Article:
The National Trust is closing the islands from Sunday, July 3.
The disease, which was first discovered in UK domestic bird populations last winter, is now impacting wild birds, with infection proving to be fatal.
It is spread when birds come into direct contact with an infected bird, faeces, body fluids or indirectly via food and water.
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The risk to people is considered to be very low and people are rarely affected. Symptoms are similar to normal flu, with a runny nose, sore throat and fever.
Simon Lee, general manager for the Farne Islands, said: “While we have no confirmed test results from the islands, we are now starting to see the terribly sad and distressing impact of Avian Influenza on our internationally important and threatened seabirds who make the islands their home.
“Seabirds nesting in dense colonies, most of which are threatened, such as Arctic Terns, are particularly vulnerable now as they have returned to the islands in their thousands to breed, nesting in close proximity to each other.
“Our ranger teams work tirelessly to monitor and protect these colonies, but due to finding significant numbers of dead birds, we simply have no other choice but to close the islands.
“We understand how many people love to visit the islands, but we must do everything we can to protect and to try to help these much-loved seabirds by limiting the spread of the disease.
“The effect of the disease on the colonies we care for could be devastating due to many species having low reproduction rates, which means the loss of adult birds has a huge impact on populations being able to recover.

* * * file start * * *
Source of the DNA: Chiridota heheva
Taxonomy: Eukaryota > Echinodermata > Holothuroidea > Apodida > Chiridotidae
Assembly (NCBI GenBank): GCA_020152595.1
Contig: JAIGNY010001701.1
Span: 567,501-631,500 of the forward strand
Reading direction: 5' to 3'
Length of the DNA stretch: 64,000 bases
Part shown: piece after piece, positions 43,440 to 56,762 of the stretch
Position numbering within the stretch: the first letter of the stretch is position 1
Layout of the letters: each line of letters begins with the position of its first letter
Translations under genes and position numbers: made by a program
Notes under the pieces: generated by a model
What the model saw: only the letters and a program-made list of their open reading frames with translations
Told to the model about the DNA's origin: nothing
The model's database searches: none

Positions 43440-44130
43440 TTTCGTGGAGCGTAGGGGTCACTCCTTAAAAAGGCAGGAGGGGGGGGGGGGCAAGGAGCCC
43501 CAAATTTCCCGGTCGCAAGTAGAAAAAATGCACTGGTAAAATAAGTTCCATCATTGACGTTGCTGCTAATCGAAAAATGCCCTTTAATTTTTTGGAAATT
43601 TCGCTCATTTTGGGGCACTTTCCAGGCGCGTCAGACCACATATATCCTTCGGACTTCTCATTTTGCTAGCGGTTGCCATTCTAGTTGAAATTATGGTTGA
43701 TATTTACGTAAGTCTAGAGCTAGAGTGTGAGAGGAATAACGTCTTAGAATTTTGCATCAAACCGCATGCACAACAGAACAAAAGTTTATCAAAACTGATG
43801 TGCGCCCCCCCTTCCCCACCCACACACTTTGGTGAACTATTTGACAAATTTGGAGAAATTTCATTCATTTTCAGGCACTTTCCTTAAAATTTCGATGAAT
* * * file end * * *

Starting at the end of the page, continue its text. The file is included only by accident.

Mr Lee continued: “Many of the birds which nest here, such as the vulnerable Atlantic puffin, are already experiencing huge pressures due to climate change with warming sea temperatures impacting food stocks.
“By closing the islands we will reduce the risk of disturbance on the birds, which will hopefully help at least slow down the spread of the disease during this breeding period before they leave the islands in late summer to continue their annual migratory cycle.
The Farne Islands are home to approximately 200,000 seabirds including guillemots, kittiwakes, razorbills and shags in addition to Arctic terns and puffins.
Several hundred dead birds have so far been found with these deaths reported to Defra.
Ben McCarthy, head of nature conservation and restoration ecology at the National Trust, added: “We are committed to working with Government agencies including the Joint Nature Conservation Committee (JNCC) to protect our wild birds, and we are also working alongside other organisations including the Royal Society for the Protection of Birds (RSPB) and British Trust for Ornithology (BTO).
“However, time is of the essence. We desperately need Government to do more to recognise the impact on our wild bird populations and to take more effective action, including a National Response Plan that includes practical steps to support our conservation teams, surveillance and monitoring of spread in wild bird populations, research into ways of slowing its spread, and clear biosecurity measures.”
The ranger team will remain on the islands to continue to monitor the birds.
Boat tours are set to continue with visitors able to sail around the islands.
Mr Lee said: “Inner Farne and Staple are closed to visitors.
"Golden Gate, which operate on a lease to Trinity House still have permission to land at the lighthouse because bird populations on Longstone are very small and outside of the public area accessible to Golden Gate. We will monitor as ever but as public aren’t walking through birds and large populations we feel the risks are reduced at the current time.”
The UK Health Security Agency (UKHSA) has advised that the risk to the general public's health is very low, but people should not touch sick or dead birds. If found, please report any dead birds to Defra on 0345 9335577.